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INAF-Osservatorio Astronomico di Torino Eclipse Expedition, 11th July 2010

INAF-OATo Eclipse Expedition, 11th July 2010

Solar physicists of the Turin Astronomical Observatory of the National Institute for Astrophysics (INAF) have successfully observed the total solar eclipse(Fig. 1), on July 11th, 2010, from Tatakoto, an atoll of the French Polynesia (Fig. 2). The INAF-Turin team has organized the Italian expedition that included physicists from the Val d’Aosta Observatory and the University of Florence. The expedition was part of an international program involving the University of Hawaii and NASA Goddard Space Flight Center.
solar corona seen in 
"green-line" instrument
 Figure 1
Solar corona as seen in the “Green Line” emission (530.3 nm)
with the liquid crystal filter of INAF-Turin (green).Hot “shrouds”
(2 million degree K) of ionized iron (Fe+13) surroundprominences as
observed in singly-ionized helium emission bythe space telescope
EIT-SOHO (orange).
 
path of the solar eclipse 2010
 Figure 2
Path of the July 11th, 2010, eclipse across the French Polynesia in the South Pacific.
 
The main experiment of the expedition was the observation of the spectrum and polarization of the coronal “Green Line”, emitted by 13-times ionized iron atoms, at the wavelength of 530.3 nm. Silvano Fineschi, expedition leader of the INAF-Turin team, together with Giuseppe Massone, Gerardo Capobianco and Carlo Benna, have developed the spectro-polarimeter based on a novel electro-optical filter with liquid crystals that was successfully tested during the eclipse (Fig. 3). Marco Romoli, Lapo Casetti (University of Florence) and Paolo Calcidese (Val d’Aosta Observatory) provided important context observations of the visible-light corona.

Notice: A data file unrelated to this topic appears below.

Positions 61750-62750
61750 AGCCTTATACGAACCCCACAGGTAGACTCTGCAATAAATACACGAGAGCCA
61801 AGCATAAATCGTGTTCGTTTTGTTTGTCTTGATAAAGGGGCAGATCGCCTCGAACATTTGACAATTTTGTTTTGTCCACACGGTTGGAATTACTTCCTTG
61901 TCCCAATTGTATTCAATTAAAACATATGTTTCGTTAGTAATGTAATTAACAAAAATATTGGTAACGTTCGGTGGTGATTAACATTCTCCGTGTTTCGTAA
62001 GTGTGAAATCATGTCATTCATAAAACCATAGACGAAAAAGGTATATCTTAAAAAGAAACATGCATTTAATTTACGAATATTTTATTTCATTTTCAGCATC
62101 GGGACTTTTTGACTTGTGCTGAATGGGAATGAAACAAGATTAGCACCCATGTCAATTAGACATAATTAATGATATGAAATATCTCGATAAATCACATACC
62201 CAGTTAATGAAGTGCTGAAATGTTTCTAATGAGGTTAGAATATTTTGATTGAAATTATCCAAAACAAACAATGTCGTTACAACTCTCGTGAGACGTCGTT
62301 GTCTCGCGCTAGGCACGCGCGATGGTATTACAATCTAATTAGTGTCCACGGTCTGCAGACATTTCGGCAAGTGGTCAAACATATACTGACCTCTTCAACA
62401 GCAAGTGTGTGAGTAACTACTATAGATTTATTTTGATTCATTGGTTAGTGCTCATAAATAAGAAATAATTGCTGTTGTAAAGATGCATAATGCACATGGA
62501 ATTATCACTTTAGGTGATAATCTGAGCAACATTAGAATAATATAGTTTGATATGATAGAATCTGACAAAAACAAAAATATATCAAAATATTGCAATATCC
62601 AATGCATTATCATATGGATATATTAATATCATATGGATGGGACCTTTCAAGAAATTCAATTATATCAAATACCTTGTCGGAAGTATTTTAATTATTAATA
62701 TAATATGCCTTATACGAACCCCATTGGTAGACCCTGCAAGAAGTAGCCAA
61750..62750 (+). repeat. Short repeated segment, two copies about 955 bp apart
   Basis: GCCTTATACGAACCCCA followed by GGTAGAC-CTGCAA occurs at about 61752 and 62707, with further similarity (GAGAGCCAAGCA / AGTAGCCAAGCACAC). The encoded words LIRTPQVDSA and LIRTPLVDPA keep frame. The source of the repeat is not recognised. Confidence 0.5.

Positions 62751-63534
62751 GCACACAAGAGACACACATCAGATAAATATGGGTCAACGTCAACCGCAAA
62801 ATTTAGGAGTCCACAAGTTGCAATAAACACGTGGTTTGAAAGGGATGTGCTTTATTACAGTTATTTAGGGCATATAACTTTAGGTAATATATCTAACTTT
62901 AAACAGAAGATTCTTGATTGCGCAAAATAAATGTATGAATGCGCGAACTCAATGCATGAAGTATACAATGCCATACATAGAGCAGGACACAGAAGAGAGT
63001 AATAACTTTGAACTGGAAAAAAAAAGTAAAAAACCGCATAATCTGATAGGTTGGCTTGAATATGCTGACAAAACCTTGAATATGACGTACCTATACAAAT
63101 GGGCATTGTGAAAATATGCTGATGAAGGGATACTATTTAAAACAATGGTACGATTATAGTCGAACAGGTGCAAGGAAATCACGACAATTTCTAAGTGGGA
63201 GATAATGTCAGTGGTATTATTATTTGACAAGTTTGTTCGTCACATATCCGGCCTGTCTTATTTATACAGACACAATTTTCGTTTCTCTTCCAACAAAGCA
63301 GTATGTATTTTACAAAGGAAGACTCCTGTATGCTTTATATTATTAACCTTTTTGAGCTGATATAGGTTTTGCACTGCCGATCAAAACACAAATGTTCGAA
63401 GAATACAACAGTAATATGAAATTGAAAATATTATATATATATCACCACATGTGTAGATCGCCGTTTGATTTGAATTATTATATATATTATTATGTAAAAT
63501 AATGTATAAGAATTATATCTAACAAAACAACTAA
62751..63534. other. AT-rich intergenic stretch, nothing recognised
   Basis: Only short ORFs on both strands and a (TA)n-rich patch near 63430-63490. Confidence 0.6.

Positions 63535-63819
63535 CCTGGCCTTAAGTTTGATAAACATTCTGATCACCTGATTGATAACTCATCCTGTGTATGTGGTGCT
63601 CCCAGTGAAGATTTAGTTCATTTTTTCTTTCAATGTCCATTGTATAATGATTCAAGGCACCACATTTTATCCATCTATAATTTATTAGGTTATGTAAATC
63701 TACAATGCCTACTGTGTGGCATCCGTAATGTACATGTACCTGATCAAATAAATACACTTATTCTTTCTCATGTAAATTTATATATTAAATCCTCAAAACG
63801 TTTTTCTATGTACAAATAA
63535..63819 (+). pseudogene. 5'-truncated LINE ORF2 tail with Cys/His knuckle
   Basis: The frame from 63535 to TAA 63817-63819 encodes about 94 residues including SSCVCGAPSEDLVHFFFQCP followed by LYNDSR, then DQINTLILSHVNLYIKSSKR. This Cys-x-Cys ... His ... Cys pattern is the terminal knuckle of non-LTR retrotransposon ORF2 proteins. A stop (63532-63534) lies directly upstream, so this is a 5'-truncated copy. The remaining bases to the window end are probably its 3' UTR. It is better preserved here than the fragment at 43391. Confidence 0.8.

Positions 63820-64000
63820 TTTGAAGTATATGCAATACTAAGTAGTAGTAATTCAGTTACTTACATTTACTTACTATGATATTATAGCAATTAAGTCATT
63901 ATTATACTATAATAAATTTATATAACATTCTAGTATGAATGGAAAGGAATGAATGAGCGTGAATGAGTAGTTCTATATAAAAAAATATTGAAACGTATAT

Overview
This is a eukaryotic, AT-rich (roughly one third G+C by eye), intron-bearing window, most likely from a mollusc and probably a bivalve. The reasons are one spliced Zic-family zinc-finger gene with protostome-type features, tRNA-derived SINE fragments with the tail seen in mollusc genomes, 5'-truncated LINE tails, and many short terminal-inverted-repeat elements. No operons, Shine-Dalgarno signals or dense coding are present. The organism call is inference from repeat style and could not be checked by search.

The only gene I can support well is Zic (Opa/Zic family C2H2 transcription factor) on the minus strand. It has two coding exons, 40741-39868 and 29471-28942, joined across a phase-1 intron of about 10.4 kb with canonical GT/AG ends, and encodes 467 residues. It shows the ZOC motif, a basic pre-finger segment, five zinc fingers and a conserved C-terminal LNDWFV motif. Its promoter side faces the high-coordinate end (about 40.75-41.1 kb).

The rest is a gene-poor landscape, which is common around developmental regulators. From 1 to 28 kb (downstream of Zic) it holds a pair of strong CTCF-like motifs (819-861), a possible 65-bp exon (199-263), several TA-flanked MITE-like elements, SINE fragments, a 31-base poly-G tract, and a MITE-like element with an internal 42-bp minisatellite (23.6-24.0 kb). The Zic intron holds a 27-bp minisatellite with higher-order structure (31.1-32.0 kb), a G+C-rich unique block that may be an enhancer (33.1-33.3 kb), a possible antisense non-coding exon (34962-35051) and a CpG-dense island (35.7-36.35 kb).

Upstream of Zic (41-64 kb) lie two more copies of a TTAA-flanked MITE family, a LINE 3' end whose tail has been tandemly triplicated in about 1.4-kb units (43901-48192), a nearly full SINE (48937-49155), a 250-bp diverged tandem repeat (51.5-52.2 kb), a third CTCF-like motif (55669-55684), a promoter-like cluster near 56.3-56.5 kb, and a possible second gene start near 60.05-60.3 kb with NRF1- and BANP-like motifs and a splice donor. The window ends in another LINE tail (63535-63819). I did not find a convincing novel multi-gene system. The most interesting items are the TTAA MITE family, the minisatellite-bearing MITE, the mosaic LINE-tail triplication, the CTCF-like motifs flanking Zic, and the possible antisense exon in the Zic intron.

INAF-OATo base camp
Figure 3
INAF-Turin base camp in the atoll of Tatakoto.
Silvano Fineschi (seated in the foreground) controls the telescope with the liquid
crystal filter for imaging of the coronal “Green Line” (530.3 nm).
 
The “Green Line” images of the corona obtained during the eclipse will yield information on the temperature of hot (2 million degrees Kelvin) coronal iron ions and on the coronal magnetic field. The images reveal hot “shrouds” of ionized iron (Fe+13) surround prominences as observed in singly-ionized helium emission by the space telescope EIT-SOHO (Fig. 1).
Close-to-the-limb coronal observations are possible only during eclipses. At the base of the corona is where the solar wind is accelerated and the heating of the million-degree corona begins. Current ground and space-based telescopes for the observations of the corona – the coronagraphs – cannot observe that close to the limb due to the occulters used to create artificial eclipses by screening the solar disk, more than one billion times brighter that the corona.
This is dramatically shown in Fig. 4 where the images of the “Green Line” of the INAF-Turin instrument (green shades), and those in broad-band visible-light camera of the Univ. of Florence (grey shades) bridge the gap between the field-of-view of the space-based coronagraph LASCO-C2 (red shades) and the extreme-UV disk-imager EIT (orange shades) onboard of SOHO.
Figure 4 “Green Line” of the
INAF-Turin instrument (green shades), and those in broad-band 
visible-light camera of the Univ. of Florence (grey shades) bridge the 
gap between the field-of-view of the space-based coronagraph LASCO-C2 
(red shades) and the extreme-UV disk-imager EIT (orange shades) onboard 
of SOHO.
  Figure 4
“Green Line” of the INAF-Turin instrument (green shades), and those
in broad-band visible-light camera of the Univ. of Florence (grey shades)
bridge the gap between the field-of-view of the space-based coronagraph
LASCO-C2 (red shades) and the extreme-UV disk-imager EIT
(orange shades) onboard of SOHO.
 
The INAF-Turin, liquid-crystal filter tested in this eclipse is a prototype of the instrument for the coronagraph ASPIICS selected by the European Space Agency (ESA) for the Proba-3 formation-flying mission, scheduled for launch in 2014 (http://www.esa.int/SPECIALS/Proba/SEMJQC0OWUF_0.html ).
The 150-m separation of the two Proba-3 spacecrafts will create an artificial eclipse when the occulter on one of the spacecrafts will cast its shadow on the other spacecraft with the ASPIICS coronagraph onboard, allowing in this way eclipse-like observations of the corona (http://www.esa.int/SPECIALS/Proba/SEMTA27JT2G_0.html ). 
The July 11th eclipse provided the INAF-Turin team with the opportunity of testing also a liquid-crystal, broad-band polarimeter that is part of an ESA program for space-validation of liquid-crystal electro-optics.
The liquid-crystal polarimeter is part of METIS, the Italian coronagraph selected by ESA for Solar Orbiter mission, scheduled for launch in 2017 (http://sci.esa.int/science-e/www/object/index.cfm?fobjectid=40396). Ester Antonucci of INAF-Turin is the METIS Principal Investigator. 
 
 
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